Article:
Scoping your ESOS assessment

Paul Downing

Before you appoint an ESOS lead assessor, it is important to ensure that the scope of your ESOS audit meets your particular requirements. By scope, I don’t mean the scope and boundaries of the energy uses or physical boundaries as defined by ISO 50001 or ESOS guidance but I mean “how” the ESOS audit itself is to be completed.

It is not always necessary for you to appoint a lead assessor to do all of the elements of the ESOS audit for you throughout the duration of the project, so for example, you could appoint an ESOS lead assessor to scope the initial visit for you, provide a guidance route, identify data to be gathered and then review, verify and sign the audit off at the end of the process. All of that data gathering bit in the middle could be done by you (the company) in the middle part of the ESOS assessment, saving you thousands in consultancy fees. This approach is entirely consistent with ESOS guidance.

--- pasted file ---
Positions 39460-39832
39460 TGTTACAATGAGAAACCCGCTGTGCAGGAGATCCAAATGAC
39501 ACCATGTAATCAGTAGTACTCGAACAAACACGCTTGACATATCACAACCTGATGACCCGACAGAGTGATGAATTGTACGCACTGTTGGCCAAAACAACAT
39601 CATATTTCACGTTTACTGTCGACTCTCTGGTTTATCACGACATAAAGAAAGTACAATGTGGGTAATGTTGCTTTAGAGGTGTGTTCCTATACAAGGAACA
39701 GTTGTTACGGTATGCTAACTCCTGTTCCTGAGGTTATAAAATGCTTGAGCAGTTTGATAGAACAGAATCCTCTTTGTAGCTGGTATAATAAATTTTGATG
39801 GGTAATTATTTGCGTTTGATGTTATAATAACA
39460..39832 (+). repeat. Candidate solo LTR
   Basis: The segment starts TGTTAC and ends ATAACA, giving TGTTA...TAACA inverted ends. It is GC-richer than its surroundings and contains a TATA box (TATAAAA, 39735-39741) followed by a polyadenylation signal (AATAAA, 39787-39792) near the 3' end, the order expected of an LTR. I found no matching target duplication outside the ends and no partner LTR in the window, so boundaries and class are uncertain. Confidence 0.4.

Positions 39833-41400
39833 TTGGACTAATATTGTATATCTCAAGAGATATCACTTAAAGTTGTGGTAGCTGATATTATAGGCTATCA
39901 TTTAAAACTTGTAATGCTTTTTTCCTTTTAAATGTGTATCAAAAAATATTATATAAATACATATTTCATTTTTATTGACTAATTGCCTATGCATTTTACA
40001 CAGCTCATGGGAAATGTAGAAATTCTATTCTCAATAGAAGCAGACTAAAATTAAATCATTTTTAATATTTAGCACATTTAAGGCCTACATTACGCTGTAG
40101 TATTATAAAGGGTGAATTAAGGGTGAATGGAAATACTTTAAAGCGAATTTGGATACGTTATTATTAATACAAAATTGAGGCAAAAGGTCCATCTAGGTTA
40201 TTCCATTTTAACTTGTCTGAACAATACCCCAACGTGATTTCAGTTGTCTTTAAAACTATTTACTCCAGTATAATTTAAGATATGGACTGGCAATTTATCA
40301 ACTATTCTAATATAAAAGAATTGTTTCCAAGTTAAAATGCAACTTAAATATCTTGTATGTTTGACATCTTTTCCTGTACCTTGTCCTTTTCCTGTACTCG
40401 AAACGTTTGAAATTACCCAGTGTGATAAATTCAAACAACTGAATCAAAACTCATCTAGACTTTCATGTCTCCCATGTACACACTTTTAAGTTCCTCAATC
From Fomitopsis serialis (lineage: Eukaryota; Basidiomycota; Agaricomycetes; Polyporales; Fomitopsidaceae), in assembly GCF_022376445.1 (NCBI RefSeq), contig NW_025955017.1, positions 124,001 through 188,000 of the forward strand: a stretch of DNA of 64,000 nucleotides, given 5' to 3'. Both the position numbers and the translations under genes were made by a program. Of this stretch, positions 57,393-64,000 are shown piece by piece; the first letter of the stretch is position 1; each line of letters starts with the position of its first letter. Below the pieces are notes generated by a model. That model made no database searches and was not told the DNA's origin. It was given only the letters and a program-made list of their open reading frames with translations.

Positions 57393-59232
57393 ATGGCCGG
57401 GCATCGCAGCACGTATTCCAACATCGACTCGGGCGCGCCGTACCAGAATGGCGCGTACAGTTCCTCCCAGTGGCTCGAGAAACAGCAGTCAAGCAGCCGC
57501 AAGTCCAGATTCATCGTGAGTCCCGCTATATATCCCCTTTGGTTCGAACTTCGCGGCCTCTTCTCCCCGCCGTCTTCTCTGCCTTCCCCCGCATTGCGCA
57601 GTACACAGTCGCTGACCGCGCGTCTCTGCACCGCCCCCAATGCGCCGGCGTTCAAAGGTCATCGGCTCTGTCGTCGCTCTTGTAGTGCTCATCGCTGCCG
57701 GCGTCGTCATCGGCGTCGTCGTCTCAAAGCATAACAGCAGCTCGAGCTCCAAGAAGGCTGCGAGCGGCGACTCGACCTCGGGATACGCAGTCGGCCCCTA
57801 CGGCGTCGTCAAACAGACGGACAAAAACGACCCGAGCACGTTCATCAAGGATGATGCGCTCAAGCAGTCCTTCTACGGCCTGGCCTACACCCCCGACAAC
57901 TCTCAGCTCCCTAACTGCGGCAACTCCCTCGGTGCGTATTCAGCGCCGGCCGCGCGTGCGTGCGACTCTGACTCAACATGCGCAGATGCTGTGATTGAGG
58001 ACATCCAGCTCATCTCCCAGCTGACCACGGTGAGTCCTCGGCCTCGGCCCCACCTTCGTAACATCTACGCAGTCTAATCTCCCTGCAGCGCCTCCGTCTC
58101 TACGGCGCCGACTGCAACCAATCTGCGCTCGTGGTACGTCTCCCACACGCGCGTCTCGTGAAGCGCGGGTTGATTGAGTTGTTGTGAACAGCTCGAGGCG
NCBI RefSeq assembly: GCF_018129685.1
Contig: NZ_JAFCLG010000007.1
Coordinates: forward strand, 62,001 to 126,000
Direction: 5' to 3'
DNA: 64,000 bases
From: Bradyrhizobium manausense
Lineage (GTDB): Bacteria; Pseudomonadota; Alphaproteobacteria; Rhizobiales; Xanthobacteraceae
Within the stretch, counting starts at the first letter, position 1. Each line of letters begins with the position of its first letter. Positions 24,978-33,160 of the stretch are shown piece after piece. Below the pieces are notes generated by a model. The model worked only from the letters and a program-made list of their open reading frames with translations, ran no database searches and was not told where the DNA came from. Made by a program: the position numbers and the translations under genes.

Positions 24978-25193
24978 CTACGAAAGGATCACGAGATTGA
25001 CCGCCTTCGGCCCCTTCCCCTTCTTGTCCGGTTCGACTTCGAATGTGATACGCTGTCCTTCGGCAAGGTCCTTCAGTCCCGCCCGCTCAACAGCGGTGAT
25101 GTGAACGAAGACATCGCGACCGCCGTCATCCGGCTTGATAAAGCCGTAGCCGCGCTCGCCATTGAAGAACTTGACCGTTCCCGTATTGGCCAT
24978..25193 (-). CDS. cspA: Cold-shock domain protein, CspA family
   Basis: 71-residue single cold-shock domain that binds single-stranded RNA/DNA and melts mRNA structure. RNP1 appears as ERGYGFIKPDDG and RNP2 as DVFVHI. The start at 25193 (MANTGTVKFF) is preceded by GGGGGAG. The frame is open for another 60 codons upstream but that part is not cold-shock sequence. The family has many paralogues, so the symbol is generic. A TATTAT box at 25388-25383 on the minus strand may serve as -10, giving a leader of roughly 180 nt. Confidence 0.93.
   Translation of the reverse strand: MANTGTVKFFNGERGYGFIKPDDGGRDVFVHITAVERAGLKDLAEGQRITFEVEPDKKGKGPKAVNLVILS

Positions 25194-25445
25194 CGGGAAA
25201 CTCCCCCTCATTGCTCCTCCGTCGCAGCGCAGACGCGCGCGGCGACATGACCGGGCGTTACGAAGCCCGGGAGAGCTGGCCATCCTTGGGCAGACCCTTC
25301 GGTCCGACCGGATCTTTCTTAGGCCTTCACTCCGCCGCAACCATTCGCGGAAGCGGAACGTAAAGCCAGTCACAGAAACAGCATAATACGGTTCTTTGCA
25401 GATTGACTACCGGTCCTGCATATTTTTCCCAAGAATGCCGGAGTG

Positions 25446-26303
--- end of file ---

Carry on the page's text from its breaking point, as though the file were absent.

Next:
If you think about what an ESOS audit is actually trying to achieve, it is gathering data in order to build an energy profile of your business over a 12 month period. If you appoint a consultant to do this for you, where is he going to get the data from? – yes you. So why not try and break the audit up into the parts that require the appointment of an ESOS lead assessor (scoping, guidance, review, sign off) and complete the data gathering and collation in-house? Chances are that if you monitor energy consumption closely as most businesses do, you already have a wealth of data in various spreadsheets from different offices, departments, or business streams. This information can easily be gathered and converted into the standardised format by an existing energy manager or facilities manager under the guidance of an experienced lead assessor.

My observations come from a number of proposals already submitted to clients for the type of audit where the consultant sells you time to sit in your office and then ask you for all of the data for him to collate. Far better for you to be told what data is needed and in what format at the beginning and then for you to do this data collation yourself. Of course you may not have the time or resources (or inclination !) to do this, in which case you can accept a full proposal and use the assessor for everything, however in my experience many companies want to ensure that they are only buying in the expertise they actually require.

Your money, your call!

 

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